The reaction to Bush’s recent statement, on the other hand, was muted. Apart from Senator Moynihan’s comment that only China and Albania deserved such scorn and some critical remarks by Congressman Charles Rangel, the statement was ignored by political leaders and the press. It was ignored not only because Bush’s words were much less threatening to the life of the city as Ford’s were, but also because the city today is vastly different from the city of 1975. There is no longer effective cooperation between business and labor. There is no strategic political alliance between the city and the state, which would deal with the city’s problems in Albany or in Washington. There is now a feeling of helplessness about the city’s long-term difficulties.

To make realistic comments about the city’s problems today can be risky. Anyone who does so is likely to be accused of “talking the city down.” Politicians regularly criticize the press for giving too much space to crime, homelessness, racism, and drugs, as if ignoring the truth about what is happening in the city would somehow make it go away. In fact, the attention given to violent crime in the press during the past several months has served to draw public attention to spreading patterns of danger and desperation which are leaving no section of the city untouched. Mayor Dinkins has now proposed an ambitious and wide-ranging “safe city, safe streets” program. Will this program be capable of recapturing the streets and the subways from criminals, and of getting legislative action to provide for stiffer and more intelligently administered criminal penalities? It deserves strong support, but it is too soon to hope that it will.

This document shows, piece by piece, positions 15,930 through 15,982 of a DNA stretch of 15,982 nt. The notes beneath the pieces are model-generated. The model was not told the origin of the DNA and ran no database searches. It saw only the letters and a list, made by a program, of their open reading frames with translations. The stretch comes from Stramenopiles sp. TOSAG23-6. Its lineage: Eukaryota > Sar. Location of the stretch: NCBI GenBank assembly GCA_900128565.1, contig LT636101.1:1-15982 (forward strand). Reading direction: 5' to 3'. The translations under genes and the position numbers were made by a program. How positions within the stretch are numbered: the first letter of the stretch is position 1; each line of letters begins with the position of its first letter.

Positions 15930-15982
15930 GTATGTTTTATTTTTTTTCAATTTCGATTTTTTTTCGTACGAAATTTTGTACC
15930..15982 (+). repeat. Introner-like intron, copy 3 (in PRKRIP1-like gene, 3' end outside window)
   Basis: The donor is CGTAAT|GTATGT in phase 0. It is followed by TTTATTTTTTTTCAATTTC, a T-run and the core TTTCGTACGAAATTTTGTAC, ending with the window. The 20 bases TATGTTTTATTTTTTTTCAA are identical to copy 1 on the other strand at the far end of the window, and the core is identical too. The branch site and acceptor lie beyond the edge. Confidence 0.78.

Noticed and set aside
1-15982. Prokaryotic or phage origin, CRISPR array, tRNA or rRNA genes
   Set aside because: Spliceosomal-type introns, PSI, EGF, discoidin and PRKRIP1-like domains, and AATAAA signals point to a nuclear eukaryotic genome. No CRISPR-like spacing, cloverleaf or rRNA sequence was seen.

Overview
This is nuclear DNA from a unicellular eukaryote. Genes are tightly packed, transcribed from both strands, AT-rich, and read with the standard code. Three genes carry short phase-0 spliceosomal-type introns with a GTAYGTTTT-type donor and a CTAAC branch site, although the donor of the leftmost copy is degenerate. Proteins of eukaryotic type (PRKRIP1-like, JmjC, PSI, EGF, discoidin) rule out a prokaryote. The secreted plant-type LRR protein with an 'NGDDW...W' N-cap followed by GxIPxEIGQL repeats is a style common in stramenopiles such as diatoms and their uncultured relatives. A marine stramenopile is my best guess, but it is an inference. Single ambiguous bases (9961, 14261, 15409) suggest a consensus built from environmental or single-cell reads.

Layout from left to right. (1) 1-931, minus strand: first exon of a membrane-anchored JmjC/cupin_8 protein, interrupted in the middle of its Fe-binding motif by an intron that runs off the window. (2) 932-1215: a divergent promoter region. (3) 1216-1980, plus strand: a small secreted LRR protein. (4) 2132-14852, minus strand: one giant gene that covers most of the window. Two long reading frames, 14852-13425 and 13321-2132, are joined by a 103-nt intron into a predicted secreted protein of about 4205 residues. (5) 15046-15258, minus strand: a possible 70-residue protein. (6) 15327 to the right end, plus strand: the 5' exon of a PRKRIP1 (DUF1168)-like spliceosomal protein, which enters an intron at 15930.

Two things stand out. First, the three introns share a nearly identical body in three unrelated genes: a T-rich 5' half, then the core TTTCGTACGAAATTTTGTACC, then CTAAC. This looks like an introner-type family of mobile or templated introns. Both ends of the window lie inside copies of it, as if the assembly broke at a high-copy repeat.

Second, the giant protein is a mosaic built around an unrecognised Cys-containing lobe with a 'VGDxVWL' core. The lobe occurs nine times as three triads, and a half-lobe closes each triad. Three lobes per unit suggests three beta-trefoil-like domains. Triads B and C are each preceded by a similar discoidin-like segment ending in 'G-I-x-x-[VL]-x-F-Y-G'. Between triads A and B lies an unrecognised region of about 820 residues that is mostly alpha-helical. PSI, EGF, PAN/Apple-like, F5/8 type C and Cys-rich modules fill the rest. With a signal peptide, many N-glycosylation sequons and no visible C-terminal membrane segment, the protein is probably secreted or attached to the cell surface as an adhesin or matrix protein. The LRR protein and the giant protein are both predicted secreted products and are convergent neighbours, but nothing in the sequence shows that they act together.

New York City, during the 1975 fiscal crisis, could still be described as a “gorgeous mosaic.” Mosaics are held together by some bonding material that keeps them from falling apart. During the 1970s there were, I believe, widely shared hopes that the city could provide opportunity for its citizens. Today, New York has become a city full of anger and violence in which ethnic groups are turned against other ethnic groups, races against other races, classes against other classes. The quality of life is the dominant economic, social, and political issue facing the city today. And whether for black or white, Hispanic or Asian, rich or poor, the daily experience of the city is becoming more and more unpleasant. That other cities in the US may be worse off, as many claim, is not really relevant. New York has to judge itself against its own past and its own standards. The many wonderful aspects of life in the city, its intellectual and cultural life, its energy and variety, are being buried by grinding pressures arising from civic failures—the streets and subways that are not safe; the public places that are not clean; the schools that are failing to educate; and the drugs that are more and more widely sold. I cannot imagine leaving the city myself, but many other people and a number of businesses are thinking of doing so.